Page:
Sen. Jay Rockefeller (D-WV), chair of the U.S. Senate Committee on Commerce, Science and Technology and Sen. Frank Lautenberg (D-NJ), chair of the Committee's Subcommittee on Surface Transportation introduced the Surface Transportation Policy and Planning Act of 2009 on Thursday May 14th. The most notable feature is setting a goal to reduce something transportation policy should promote: mobility.
According to the press release from the Committee, here are the major goals:
Major Goals of The Federal Surface Transportation Policy and Planning Act of 2009
• Reduce national per capita motor vehicle miles traveled on an annual basis;
• Reduce national motor vehicle-related fatalities by 50 percent by 2030;
• Reduce national surface transportation-generated carbon dioxide levels by 40 percent by 2030;
• Reduce national surface transportation delays per capita on an annual basis;
• Increase the percentage of system-critical surface transportation assets that are in a state of good repair by 20 percent by 2030;
• Increase the total usage of public transportation, intercity passenger rail services, and non-motorized transportation on an annual basis;
• Increase the proportion of national freight transportation provided by non-highway or
multimodal services by 10 percent by 2020; and
• Reduce passenger and freight transportation delays and congestion at international points of entry on an annual basis.
Most of these goals are laudable. Few would argue that we shouild reduce vehicle-related fatalities, travel delay, or even carbon dioxide emissions. Many even believe increasing transit use (in total if not share of travel) is a worthy goal.
The most problematic goal, and perhaps the most salient, is the first one: reducing per capita motor vehicle miles traveled on an annual basis. This is the equivalent to saying transportation policy should have as a conscious goal reducing mobility and use of the transportation network.
More importantly, the only way this goal can be accomplished is by adopting dramatic and draconian policies that severely limit housing choice and personal mobility. As planning and automobile critics correctly point out, our low-density life style choices imply that automobility is the most efficient and effective way to get from point A to point B. (Although, as Adrian Moore and I note in Mobility First: A New Vision for Transportation in a Globally Competitive 21st Century, automobility is also the preferred transportation choice for large swaths of our urban populations.) The only way that we can reduce reliance on the automobile is to move dramatically away from low density life styles.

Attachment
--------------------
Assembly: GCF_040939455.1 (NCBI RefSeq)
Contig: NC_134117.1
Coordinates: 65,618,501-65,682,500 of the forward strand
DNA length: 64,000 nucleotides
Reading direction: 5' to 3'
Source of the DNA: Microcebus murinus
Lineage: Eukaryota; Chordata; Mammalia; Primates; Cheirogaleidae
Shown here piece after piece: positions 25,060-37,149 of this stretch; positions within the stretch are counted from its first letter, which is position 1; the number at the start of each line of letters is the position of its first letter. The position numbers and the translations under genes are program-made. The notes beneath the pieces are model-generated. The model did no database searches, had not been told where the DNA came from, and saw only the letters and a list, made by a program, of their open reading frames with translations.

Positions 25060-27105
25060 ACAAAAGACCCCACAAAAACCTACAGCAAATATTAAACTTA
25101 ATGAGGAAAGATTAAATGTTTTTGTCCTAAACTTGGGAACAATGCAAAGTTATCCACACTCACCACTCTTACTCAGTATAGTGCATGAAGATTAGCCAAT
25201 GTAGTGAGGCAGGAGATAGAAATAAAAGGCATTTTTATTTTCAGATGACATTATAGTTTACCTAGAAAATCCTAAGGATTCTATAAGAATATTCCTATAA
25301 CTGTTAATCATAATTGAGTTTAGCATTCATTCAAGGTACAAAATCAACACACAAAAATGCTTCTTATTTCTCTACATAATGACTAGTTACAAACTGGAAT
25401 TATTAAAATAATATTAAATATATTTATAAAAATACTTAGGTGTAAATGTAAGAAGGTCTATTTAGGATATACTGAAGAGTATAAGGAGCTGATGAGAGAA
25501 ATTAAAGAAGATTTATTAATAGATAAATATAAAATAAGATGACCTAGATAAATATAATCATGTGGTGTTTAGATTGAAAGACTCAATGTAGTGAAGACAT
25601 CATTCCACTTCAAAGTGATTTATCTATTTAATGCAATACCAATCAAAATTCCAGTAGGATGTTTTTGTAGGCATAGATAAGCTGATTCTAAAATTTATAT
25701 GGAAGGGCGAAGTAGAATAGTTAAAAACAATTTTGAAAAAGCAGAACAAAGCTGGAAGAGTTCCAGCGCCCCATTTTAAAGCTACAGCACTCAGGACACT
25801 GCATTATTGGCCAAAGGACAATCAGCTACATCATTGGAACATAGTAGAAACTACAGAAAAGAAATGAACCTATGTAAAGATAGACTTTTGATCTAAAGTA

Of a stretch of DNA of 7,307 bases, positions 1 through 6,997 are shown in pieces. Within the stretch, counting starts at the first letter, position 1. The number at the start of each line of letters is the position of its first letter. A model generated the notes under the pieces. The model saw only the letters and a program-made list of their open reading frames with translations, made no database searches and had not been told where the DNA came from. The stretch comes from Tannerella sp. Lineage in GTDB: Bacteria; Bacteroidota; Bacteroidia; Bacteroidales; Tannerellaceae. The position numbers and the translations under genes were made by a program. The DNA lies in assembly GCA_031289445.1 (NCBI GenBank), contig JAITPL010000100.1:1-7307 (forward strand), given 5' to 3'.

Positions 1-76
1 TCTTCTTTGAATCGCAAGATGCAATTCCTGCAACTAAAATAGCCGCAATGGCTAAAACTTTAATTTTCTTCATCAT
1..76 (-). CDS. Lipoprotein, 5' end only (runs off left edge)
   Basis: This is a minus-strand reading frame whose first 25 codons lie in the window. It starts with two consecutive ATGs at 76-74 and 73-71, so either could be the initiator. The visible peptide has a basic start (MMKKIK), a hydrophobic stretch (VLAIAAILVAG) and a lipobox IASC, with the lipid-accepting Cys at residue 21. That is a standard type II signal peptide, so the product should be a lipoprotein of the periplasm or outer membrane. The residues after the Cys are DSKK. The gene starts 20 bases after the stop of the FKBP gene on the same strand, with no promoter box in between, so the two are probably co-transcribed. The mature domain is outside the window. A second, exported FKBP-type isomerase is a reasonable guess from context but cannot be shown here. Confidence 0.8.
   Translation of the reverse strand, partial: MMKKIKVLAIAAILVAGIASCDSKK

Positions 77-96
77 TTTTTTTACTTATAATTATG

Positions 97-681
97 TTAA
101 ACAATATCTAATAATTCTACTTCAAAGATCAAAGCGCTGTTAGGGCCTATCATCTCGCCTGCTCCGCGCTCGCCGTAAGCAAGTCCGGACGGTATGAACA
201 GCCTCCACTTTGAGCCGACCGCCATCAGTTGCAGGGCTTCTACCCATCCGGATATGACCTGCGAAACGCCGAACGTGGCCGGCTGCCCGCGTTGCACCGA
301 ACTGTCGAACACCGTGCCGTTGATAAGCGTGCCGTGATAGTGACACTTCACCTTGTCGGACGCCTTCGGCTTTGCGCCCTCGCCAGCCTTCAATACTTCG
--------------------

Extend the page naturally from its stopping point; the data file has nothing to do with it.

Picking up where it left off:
To maintain access to non-automobile transportation--mass transit--large segments of the American public would have to live within walking distance of a transit stop (and most likely a rail stop to meet emissions targets).
In effect, this would banish single-family detached housing from the choices of low income, low income, and large sections of the middle class. Most people, to maintain access to transportation, would have to live in row houses, town houses, two or three floor "walk ups," or apartment buildings.
It's notable that the Senators include reducing driving as an explicit goal. Meeting the emissions targets for transportation is eminently possible over the next 30 years through improvements in technology by moving to hybrid, electric, and other technologies to power vehicles. It's clear anti-car advocates have seized on the transportation planning process as a way to micromanage lifestyle choices and feel unencumbered by the need to focus on transportation policy per se.
Unfortunately, like most restrictive growth-management policies, it's the lower-income groups that will have to shoulder the brunt and burden of these policies.